In December I accepted an invitation to speak — for free — at a small conference in St. Kitts where I’d debate Peter Schiff on what I considered the key issue of our time. The question was this: Do we get inflation or deflation out of this unprecedented debt bubble and the Fed’s ongoing money printing efforts to keep it from bursting?

I agreed to go for three reasons:

1) My wife and I wanted to visit St. Kitts and Nevis.
2) I had debated Peter Schiff once before and wanted to do it again.
3) Mark Skousen and Doug Casey were also speaking, and I admire both of them.

Peter spoke before me and, as usual, he was riveting. I found myself agreeing with everything he said about how deeply in denial governments are… how unsustainable their stimulus and debt policies are… how they have to raise more debt to fund their debt… and that at some point they won’t be able to do so.

Normally when I talk at conferences focused around gold bugs and hyper-inflation speakers — as I often do — I have to throw out most of my debt-bubble charts. But in St. Kitts, the guys understood debt bubbles and their unsustainability… as anyone with common sense would.

When it was my turn to speak, I walked to the podium and began…

As I always do, I started by explaining why demographic trends would continue to deteriorate and defeat government policies of endless stimulus. I got no disagreement on that point.

But I got a lot of resistance to one simple fact.

You see, Peter sees the U.S. dollar going down as a result of this endless money printing. And I just don’t agree. Every government is printing money, and that makes the dollar the best house in a bad neighborhood.

Peter argued that even if I was right about deflation in prices (and I gave a thousand arguments for deflation), the U.S. dollar would go down in purchasing power beyond that.

My response: You mean we’ll go down more than the euro or the yen?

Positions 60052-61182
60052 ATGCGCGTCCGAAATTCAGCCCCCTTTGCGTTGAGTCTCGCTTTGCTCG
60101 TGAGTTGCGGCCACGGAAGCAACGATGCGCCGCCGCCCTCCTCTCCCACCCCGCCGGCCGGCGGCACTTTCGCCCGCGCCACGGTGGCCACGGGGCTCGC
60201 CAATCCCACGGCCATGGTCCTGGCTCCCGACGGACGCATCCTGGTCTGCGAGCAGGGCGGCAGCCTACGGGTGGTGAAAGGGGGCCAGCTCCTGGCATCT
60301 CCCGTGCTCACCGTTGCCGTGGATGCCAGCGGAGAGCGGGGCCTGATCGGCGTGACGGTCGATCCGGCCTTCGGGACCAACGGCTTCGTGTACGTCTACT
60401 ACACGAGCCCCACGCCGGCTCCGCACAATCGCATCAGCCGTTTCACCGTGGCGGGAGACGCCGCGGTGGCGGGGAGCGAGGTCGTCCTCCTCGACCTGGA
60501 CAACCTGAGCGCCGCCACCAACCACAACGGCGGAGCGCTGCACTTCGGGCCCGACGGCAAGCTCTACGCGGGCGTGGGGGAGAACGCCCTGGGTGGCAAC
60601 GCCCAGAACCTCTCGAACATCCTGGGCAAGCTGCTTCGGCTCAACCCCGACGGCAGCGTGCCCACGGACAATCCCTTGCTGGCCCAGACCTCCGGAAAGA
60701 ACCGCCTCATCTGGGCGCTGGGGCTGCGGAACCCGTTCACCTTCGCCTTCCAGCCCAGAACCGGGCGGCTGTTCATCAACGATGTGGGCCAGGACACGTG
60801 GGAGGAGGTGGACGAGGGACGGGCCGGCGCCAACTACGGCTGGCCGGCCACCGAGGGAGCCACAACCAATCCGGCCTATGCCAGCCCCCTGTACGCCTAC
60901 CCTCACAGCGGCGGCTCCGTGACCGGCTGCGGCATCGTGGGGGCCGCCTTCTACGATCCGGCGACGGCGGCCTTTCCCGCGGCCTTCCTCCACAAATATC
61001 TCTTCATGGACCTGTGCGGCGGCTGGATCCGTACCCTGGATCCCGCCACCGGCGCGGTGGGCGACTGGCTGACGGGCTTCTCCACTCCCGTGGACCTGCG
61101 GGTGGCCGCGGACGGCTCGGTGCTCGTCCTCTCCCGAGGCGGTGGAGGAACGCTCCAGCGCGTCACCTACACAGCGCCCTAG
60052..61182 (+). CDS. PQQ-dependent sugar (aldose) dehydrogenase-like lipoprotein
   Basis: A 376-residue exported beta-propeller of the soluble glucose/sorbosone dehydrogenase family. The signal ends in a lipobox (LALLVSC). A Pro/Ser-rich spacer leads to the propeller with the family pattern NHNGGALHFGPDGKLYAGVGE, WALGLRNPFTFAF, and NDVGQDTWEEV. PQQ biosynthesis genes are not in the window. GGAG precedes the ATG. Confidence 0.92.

I don’t think so.

Ultimately, my view is that too many people base their views of the dollar and inflation on the actions of the Fed and on what happened in the last great downturn of the 1970s. And I told the attendees in St. Kitts as much.

Then I asked them a question. I’ll ask you the same question now:

“What is more important than all the central banks in the world?”

Quite simply, the answer is: Babies!

They grow up, they enter the workforce on average at age 20. They start earning money, spending money, borrowing money. By the time they’re 46 years old, they’re spending the most they ever will. After that, they start to slow down. Not because they can’t afford to spend anymore but because there’s less for them to burn money on.

And that’s where we are today.

Chris Mayer, editor ofthe Crisis & Capital newsletter, also attended the St. Kitts conference. Recently, he told his subscribers about my presentation. He summed up the crux of my view of our future very succinctly. He said: “The U.S. is on the other side of a massive spending peak that doesn’t hit a trough until 2020 – 2023.”

This isn’t theory. This is fact!

As is the fact that we’re in a deflationary environment, which is something else I told the audience in St. Kitts. When debt bubbles burst, like they’ve done in Japan in the 1980s and the U.S. in 2007 (to name just two of many examples), there is deflation every single time.

No exceptions.

Debt creates money. When that debt is written off, you’re destroying money. And less money in the system equals a stronger dollar.

Bet on the dollar. You’ll be glad you did as we move further into the great American reset.


P.S. Our stay in St. Kitts wasn’t all business. My wife and I did some touring and I must say that Nevis is definitely much nicer than its partner. There are three nice hotels to stay in, with my favorite being the Montpelier. And the Nisbet Plantation Beach Club has great reviews… but I wasn’t all that impressed.

I’d recommend you make a trip there when you can. And while you’re in St. Kitts, check out Kittitian Hills. It’s the only place I found interesting there.

Follow me on Twitter @HarryDentjr


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Harry Dent
Harry studied economics in college in the ’70s, but found it vague and inconclusive. He became so disillusioned by the state of the profession that he turned his back on it. Instead, he threw himself into the burgeoning New Science of Finance, which married economic research and market research and encompassed identifying and studying demographic trends, business cycles, consumers’ purchasing power and many, many other trends that empowered him to forecast economic and market changes.